June 8 2017
I love my job, but I know that I occasionally need to get away from it to keep myself sane. I did that this week, and it helped me see things a bit differently, and I’d like to share that with you.
This week, we got away for a few days to a place that our friends own up in Whistler. We got to use it because (a) our friends are really generous and gave it to us for free, and (b) this is what the travel industry calls the “shoulder season.” At Whistler right now, there’s not enough snow left on the mountain to ski, but there’s enough left that you can’t fully engage in summer activities either.
The shoulder season presents a bit of a conundrum for places like Whistler because it’s hard to sell a destination when you can’t really do what most people come to Whistler to do. For that reason, the shoulder season is actually my favourite time to go somewhere because, as a Baptist with Dutch roots, I can’t resist a good deal.
I’m sure that it’s tempting for places like Whistler to shorten their shoulder season as much as possible, if for no other reason than to keep what seems like half the population of Australia gainfully employed. I mean, there’s only so much you can do when there’s snow involved, but I think you get what I’m trying to say.
After all, the point of the exercise is to maximize revenue, and the shoulder season isn’t where you generate the revenue. The shoulder season feels like a useless time of waiting, and it would be best to get through it as fast as possible, or eliminate it entirely for that matter.
But that approach would be short-sighted. The shoulder season isn’t something you have to wait through to get to the good stuff: it’s the time of the year where you do the necessary and usually unglamorous work of preparation.
The shoulder season is when you have a moment to reflect on how the previous season and how you’re going to put into practice what you learned next time. It’s the time when you train all those Australian ski technicians how to repair mountain bikes. It’s the time when you rip up the street to fix a water leak, because you know you can’t do that when the village is really packed.
In other words, there is no high season without the shoulder season.
I think the idea of the shoulder season is a pretty apt description of where Parkland is at right now. We know that God has a bright kingdom future in store for us, and I’m as optimistic about that now as I was when I first arrived—more so, in fact.
But while we wait for that season to arrive, we have the chance to do the less glamorous work that we need to do in order to be ready. We’re doing a bunch of that behind-the-scenes, most of it invisible. But the shoulder season work extends beyond the institution of Parkland and into each of our hearts.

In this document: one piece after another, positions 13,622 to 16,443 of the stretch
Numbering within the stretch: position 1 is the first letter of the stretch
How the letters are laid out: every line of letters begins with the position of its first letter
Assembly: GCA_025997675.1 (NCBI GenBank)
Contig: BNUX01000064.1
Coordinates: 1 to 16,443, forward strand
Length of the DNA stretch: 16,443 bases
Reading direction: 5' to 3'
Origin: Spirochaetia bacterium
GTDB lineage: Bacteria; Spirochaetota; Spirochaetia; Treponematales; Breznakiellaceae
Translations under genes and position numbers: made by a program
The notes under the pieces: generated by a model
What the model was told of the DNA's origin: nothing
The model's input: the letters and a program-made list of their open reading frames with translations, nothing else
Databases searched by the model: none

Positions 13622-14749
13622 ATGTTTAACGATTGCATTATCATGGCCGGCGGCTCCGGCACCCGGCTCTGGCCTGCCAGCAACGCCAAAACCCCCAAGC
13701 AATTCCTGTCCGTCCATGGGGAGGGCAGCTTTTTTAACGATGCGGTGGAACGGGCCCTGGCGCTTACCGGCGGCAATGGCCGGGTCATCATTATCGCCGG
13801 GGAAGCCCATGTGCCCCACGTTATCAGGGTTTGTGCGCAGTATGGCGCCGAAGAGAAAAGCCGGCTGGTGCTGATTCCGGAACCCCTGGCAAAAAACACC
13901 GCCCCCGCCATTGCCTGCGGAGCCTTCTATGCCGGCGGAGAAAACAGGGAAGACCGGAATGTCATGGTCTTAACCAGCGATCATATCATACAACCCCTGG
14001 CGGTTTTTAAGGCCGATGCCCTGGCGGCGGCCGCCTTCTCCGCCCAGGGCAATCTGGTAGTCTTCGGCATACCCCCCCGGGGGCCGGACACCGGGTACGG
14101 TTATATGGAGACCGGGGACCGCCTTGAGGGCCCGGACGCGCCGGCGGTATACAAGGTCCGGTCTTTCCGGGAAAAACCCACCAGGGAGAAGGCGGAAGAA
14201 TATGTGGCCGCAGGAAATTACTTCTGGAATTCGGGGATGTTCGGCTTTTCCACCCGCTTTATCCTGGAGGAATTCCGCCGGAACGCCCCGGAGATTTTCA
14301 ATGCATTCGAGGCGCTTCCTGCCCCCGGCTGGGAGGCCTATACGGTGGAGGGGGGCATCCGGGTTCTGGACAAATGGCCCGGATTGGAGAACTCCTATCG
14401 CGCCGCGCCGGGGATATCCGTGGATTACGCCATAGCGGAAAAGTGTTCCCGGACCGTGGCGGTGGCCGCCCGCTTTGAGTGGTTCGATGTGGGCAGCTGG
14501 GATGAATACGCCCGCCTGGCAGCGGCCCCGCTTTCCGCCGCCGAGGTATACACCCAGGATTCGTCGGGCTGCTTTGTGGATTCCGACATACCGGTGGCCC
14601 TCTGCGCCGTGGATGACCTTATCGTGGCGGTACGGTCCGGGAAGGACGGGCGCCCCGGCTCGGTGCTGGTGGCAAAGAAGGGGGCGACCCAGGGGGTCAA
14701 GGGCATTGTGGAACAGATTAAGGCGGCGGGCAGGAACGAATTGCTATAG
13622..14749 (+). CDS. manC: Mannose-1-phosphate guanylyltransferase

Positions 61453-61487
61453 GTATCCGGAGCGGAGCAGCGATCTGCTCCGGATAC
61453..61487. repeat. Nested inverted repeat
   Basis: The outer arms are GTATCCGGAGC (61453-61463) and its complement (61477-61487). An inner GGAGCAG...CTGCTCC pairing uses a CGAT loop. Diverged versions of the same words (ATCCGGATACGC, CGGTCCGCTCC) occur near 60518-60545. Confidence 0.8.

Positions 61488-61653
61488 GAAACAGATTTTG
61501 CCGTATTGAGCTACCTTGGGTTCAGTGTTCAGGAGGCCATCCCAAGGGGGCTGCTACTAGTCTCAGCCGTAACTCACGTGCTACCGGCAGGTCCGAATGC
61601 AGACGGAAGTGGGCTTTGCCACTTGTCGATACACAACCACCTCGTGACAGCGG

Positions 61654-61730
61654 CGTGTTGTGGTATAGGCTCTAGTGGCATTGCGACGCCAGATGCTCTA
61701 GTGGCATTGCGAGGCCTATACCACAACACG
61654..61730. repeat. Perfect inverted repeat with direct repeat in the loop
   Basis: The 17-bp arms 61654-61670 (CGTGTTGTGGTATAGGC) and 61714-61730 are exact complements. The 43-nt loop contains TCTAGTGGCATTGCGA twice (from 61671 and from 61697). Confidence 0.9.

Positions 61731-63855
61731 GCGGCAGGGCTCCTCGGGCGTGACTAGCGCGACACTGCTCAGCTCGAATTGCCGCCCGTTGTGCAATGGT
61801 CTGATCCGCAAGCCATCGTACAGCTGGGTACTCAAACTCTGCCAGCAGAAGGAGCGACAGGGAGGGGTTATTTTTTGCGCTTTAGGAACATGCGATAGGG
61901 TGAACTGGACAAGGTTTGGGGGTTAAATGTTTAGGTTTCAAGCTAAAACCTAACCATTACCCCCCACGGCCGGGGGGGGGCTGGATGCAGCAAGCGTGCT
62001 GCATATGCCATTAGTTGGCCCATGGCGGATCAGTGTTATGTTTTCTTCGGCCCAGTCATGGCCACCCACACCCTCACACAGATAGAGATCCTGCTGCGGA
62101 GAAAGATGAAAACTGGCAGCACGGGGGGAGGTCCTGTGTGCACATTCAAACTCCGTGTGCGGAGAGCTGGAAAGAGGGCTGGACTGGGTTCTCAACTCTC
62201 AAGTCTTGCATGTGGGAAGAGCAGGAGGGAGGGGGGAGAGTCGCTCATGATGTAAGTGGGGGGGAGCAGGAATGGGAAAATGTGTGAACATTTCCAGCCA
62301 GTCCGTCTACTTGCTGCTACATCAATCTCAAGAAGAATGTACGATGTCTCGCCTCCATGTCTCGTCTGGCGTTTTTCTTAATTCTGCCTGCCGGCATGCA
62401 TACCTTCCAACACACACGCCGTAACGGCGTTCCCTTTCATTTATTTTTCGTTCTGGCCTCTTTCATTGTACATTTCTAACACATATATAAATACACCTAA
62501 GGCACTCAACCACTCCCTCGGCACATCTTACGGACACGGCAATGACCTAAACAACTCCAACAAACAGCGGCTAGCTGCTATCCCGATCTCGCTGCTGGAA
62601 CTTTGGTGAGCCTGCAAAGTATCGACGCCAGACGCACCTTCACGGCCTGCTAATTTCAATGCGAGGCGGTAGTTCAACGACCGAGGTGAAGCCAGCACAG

Last week we started to look at what’s likely Jesus’ most famous sermon, the Sermon on the Mount. Luke’s version of it is shorter than Matthew’s, but all of the constituent pieces are there. Jesus preached that sermon to give his disciples an idea of what it looks like to live out their discipleship in the everyday world, and its lessons are as relevant to us now as they were in the first century.
As we continue to dig into what Jesus says, the Holy Spirit will identify for each of us those areas of our lives that need to be shored up by his grace and power. He’ll point out the places where we’re making decisions that are about keeping glory for ourselves as opposed to giving it to him. And he’ll invite us to repent and change.
That work isn’t glamorous. It might not even be noticeable. But it’s critically important because it allows us to be, in the words of the angel Gabriel, a people prepared. A people prepared for God’s work. A people prepared for his power. A people prepared for his presence. A people prepared for the kingdom revolution.
My invitation to you today is to be courageous and do that work in your life, whatever it looks like, and to invite others in on that journey with you.
Personally, I’d love to see Parkland grow from a small church into a bigger one, with lots of programs and exciting things happening, and I know that many of you feel the same way. But let’s not look at this shoulder season as a time of waiting for the fun to start.
There is no high season without the shoulder season. So let’s use this time to prepare and be ready for the amazing things that God has in store for us so that we can see him work powerfully through us for his glory.